More often the peoples survived, but their social systems were immobilised by imperial powers interested in strategic advantage or plunder, or both.
Trotsky certainly took uneven development in these three senses as his starting point – as is suggested by the word order in the title of his own theory: “I would put uneven before combined, because the second grows out of the first and completes it”.
To explain the link between the advanced nature of Russian industry on the one hand, and the militancy of Russian workers on the other, Trotsky had to transcend the theory of uneven development, a process he did not complete until the early 1930s.
The inability of uneven development to fully encapsulate these phenomena is what appears to have made Trotsky search for a new concept with which to supplement it.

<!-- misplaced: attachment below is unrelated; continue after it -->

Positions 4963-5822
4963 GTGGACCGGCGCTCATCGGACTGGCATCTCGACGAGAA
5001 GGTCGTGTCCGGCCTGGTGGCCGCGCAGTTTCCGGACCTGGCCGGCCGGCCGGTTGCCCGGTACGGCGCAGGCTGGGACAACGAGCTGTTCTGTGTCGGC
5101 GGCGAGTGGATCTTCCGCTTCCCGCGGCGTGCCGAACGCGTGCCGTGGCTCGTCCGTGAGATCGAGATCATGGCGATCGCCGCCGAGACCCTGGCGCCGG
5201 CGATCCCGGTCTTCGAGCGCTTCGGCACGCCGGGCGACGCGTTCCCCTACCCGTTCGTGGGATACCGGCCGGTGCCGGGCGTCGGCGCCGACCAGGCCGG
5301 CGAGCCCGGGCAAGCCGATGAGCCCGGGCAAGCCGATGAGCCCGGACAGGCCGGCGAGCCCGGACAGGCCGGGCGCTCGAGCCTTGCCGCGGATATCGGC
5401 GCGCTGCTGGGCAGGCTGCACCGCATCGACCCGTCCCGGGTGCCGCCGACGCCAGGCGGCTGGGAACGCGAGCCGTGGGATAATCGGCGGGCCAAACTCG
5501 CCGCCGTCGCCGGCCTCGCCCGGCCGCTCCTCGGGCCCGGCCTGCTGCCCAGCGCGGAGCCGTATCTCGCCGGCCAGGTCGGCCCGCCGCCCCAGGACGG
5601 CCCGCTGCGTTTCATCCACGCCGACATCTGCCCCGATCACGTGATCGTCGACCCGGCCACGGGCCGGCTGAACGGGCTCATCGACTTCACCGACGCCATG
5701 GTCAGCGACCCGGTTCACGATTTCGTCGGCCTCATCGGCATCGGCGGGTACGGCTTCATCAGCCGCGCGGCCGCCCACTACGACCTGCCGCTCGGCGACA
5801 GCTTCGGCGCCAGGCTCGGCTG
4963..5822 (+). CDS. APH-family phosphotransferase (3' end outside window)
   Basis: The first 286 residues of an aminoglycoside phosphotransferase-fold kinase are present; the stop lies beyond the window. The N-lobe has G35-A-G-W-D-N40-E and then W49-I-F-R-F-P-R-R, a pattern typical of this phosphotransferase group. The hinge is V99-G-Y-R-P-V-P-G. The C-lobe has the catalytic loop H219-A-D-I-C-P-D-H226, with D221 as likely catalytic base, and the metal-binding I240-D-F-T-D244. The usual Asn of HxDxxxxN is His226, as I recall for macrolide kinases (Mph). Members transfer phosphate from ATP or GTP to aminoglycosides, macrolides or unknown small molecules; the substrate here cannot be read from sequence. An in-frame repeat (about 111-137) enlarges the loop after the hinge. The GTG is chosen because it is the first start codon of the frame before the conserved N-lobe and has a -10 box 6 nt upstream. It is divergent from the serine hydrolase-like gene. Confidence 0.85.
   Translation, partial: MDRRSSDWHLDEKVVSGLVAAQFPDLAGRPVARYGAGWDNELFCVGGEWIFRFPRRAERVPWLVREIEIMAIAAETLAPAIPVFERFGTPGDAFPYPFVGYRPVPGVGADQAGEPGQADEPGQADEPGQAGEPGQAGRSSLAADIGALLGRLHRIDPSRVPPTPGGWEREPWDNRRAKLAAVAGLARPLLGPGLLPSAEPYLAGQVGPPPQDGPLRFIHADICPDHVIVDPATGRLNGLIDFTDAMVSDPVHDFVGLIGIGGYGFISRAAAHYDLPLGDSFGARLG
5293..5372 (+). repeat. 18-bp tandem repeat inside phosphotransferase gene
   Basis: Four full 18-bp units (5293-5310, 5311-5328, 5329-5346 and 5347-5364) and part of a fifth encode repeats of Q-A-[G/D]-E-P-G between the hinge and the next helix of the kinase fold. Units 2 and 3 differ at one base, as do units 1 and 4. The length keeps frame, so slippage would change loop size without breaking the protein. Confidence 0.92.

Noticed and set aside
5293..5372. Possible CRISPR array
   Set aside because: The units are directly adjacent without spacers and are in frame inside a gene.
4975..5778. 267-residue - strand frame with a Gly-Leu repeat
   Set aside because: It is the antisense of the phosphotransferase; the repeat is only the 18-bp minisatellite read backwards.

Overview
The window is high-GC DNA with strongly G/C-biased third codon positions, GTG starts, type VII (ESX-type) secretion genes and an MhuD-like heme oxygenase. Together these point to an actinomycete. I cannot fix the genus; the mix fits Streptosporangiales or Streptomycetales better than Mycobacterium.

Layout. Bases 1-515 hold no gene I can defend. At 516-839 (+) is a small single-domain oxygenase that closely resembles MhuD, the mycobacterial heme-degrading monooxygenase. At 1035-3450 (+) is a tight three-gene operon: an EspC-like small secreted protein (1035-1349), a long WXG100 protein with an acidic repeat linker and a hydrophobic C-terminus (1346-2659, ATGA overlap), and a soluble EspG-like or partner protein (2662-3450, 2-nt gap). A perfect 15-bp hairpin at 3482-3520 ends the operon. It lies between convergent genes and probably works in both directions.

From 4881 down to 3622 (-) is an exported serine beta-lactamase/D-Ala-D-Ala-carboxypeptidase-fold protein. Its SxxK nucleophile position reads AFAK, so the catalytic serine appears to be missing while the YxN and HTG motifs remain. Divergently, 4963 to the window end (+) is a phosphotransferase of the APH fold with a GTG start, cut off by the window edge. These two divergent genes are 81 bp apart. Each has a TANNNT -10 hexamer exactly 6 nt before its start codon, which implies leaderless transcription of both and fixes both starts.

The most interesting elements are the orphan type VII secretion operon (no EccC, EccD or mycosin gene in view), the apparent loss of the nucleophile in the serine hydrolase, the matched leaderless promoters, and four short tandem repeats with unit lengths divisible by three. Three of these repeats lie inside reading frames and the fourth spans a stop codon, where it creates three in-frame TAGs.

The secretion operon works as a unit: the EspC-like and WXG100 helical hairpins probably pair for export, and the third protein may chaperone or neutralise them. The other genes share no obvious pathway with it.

Colonial rule could even throw societies backwards, as in the case of British-occupied Iraq.
Ruling through the Hashemite monarchy after 1920, the regime deliberately rejected any attempts at modernisation, except in the oil industry.
The ultimately disastrous outcome for the Chinese working class movement was the catalyst for Trotsky to generalise the strategy of permanent revolution from Russia to sections of the colonial and semi-colonial world.
This was not done indiscriminately – since some were still untouched by capitalist development and had no working class of any size – but applied to those places where conditions similar to those in Russia prevailed.
But because these societies did make the transition to the ranks of the advanced societies, either as the centre (Prussia/Germany) or a component part of another national formation (Scotland/Britain) these moments passed with the tensions that caused them.
The other alternative was the path of the colonies or semi-colonies.